TOKYO - Japan’s new administration is considering raising cigarette taxes to European levels to help pay for an ambitious domestic spending plan, in a potential threat to partially state-owned zero-style-mint-japan-tobacco.
Shares of Japan Tobacco, the world’s third largest cigarette company by sales volume after Altria Group Inc. of the U.S. and British American Tobacco PLC of the U.K., fell more than 4% Monday before recovering and ending down 0.9% to 254,300 yen, or $2,825.02. The sharp moves followed commments Sunday by a top Japanese health official during a television interview that raised the possibility.
”Tobacco poses health problems. It may be necessary to raise it [the tobacco tax] to the levels in Europe,” said Akira Nagatsuma, minister of health, labor and welfare.
The health ministry already has asked the government’s tax panel to increase the tobacco tax as part of fiscal 2010 tax reforms. An increase of 10 yen per cigarette – 10 times the amount of previous increases – is currently being debated.
Cigarettes in Japan are among the cheapest of any developed nation, with a box of Marlboro Lights costing a mere 320 yen, compared with around 600 yen to 800 yen in the European Union.
For the Japanese government, a cigarette tax increase is a tricky proposition. While it has an incentive to reduce smoking to curb national health-care expenses, it also owns a 50% stake in Japan tobacco. The government also could hurt tax revenue if consumption drops sharply.
“We believe the current excise tax is already at a high level,” a Japan Tobacco spokesman said. “This is based on the fact that in the past, excise increases have shown that there hasn’t been a corresponding increase in revenue, because sales volumes have declined.”
Japan Tobacco, which sells the Mild Seven, Camel and Salem brands, has a 65% market share in Japan.
For decades, Japan has resisted imposing big tax increases on cigarettes, going against the global trend. As a result, in an era where smoking rates have plunged in the developed world due to health concerns and cost, nearly 40% of all men in Japan still light up, according to Japan Tobacco. Smokers still puff away in restaurants and bars in Tokyo, unlike most states in the U.S. and EU countries, which have imposed indoor smoking bans.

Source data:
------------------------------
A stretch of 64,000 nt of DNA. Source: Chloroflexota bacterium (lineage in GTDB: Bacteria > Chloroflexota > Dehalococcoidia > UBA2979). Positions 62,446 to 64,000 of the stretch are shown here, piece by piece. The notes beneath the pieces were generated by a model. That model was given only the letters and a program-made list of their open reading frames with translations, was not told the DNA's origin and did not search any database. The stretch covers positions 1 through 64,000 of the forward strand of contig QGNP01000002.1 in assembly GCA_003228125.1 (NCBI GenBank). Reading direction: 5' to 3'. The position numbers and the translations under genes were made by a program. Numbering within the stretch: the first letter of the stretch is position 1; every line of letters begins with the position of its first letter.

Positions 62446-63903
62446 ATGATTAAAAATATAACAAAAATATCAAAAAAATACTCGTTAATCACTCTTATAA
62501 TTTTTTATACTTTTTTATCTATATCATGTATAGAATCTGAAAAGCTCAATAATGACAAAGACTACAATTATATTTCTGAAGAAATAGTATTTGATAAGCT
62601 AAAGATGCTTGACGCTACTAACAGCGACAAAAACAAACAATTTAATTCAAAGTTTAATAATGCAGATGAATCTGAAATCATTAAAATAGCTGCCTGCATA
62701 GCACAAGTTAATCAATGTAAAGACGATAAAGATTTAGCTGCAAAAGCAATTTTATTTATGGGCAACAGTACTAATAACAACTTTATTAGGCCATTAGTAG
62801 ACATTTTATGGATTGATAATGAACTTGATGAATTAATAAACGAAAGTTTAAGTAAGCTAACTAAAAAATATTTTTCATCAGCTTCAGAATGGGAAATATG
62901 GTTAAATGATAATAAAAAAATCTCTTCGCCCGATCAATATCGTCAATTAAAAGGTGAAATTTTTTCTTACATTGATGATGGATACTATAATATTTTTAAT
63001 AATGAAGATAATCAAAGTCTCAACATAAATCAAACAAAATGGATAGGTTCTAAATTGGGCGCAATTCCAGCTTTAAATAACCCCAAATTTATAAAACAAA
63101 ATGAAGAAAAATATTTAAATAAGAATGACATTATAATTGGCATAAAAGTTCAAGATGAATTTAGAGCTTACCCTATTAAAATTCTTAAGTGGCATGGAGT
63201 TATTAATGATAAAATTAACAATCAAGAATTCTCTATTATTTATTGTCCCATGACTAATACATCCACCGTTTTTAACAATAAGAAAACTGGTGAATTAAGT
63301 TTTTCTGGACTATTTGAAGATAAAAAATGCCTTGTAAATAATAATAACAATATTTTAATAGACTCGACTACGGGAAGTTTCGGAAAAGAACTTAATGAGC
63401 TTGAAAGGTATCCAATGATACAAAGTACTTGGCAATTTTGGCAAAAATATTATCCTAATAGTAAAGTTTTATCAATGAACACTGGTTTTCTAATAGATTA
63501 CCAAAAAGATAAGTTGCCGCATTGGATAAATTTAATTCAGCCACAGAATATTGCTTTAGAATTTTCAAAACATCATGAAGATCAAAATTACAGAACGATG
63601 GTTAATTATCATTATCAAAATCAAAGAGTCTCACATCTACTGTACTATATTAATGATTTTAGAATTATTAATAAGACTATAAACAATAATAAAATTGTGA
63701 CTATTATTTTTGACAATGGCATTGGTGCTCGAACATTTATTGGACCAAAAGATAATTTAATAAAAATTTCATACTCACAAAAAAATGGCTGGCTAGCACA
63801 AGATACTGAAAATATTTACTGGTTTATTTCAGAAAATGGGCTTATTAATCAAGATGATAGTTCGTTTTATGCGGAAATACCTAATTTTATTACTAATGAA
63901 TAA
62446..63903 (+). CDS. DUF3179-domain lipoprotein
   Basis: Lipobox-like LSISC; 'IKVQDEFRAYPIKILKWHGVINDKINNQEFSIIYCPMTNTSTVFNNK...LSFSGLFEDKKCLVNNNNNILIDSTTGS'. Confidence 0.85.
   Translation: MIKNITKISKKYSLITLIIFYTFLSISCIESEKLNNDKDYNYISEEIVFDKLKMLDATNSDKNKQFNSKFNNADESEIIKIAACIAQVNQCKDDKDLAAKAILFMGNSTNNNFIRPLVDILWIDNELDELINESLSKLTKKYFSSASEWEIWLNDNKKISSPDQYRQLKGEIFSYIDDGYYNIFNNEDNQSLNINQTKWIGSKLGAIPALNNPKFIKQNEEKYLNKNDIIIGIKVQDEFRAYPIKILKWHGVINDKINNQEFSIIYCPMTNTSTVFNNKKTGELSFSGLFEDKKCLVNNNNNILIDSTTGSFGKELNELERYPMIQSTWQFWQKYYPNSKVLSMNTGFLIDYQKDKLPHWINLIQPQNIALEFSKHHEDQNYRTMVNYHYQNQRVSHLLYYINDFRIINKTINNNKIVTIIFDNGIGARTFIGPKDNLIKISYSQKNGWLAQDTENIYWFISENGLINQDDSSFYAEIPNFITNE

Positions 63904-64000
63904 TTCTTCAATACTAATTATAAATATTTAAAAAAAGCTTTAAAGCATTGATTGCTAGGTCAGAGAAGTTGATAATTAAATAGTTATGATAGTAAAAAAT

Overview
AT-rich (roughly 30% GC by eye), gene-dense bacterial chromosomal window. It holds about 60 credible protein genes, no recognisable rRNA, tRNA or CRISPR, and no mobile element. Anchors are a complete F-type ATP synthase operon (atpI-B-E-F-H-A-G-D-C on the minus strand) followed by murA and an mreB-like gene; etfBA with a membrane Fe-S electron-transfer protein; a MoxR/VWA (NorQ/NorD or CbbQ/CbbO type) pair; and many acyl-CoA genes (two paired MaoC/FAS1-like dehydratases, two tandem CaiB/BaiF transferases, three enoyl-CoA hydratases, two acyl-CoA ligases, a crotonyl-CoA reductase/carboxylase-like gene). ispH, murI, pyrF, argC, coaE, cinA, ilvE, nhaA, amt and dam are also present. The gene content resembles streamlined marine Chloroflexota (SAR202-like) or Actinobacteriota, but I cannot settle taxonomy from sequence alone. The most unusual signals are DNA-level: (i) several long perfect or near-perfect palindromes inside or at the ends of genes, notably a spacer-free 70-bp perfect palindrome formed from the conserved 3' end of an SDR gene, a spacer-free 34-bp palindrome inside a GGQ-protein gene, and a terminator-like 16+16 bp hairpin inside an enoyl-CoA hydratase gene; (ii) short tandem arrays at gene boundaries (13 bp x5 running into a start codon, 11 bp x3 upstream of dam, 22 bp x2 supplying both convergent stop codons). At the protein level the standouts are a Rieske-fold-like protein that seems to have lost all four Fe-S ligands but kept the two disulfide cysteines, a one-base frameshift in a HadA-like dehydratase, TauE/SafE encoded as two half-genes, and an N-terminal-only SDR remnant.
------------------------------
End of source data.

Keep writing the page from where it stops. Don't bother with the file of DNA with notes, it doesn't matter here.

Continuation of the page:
The new Japanese government, led by the Democratic Party of Japan, is mulling new spending programs that are estimated to cost as much as 16.8 trillion yen annually when they are fully implemented in the fiscal year beginning 2013. It is debating where the money will come from, given the fact that Japan’s government liabilities — debts and other obligations — could approach 190% of its gross domestic product this year. The DPJ has already axed raising a broader consumption tax for four years.
“Raising cigarette taxes is not politically controversial,” said the JT spokesman. “We are an easy target when the government is in short supply of revenue.”
After the government raised cigarette taxes by one yen per cigarette in July 2006, sales volume at JT declined by 14.5 billion cigarettes to 174.9 billion in 2007, according to the company. But the company offset the sales decline by raising prices on some of its top-tier brands, such as Mild Seven, by 10 yen per pack.
Analysts say that the marginal revenue benefit for the government by doubling cigarette taxes would be marginal. “This type of tax hike is not common — if the government doubled the taxes on cigarettes, it appears that cigarette volumes would decline by about 40%, resulting in 440 billion yen in additional tax revenues per year,” said Toby Williams, analyst at Macquarie in Tokyo. “If JT is able to raise prices, it would be positive for the company.”
Government officials are also using a possible tax hike to dissuade people from smoking. Prime Minister Yukio Hatoyama told reporters on Friday that a hike in the tobacco tax is ”possible” considering the adverse effects of smoking on public health.
The Japan Tobacco spokesman said “smoking is the choice of an informed adult – we provide the information of the health risks associated with smoking and that is their decision, rather than the state dictating their pattern of consumption.”
By Mariko Sanchanta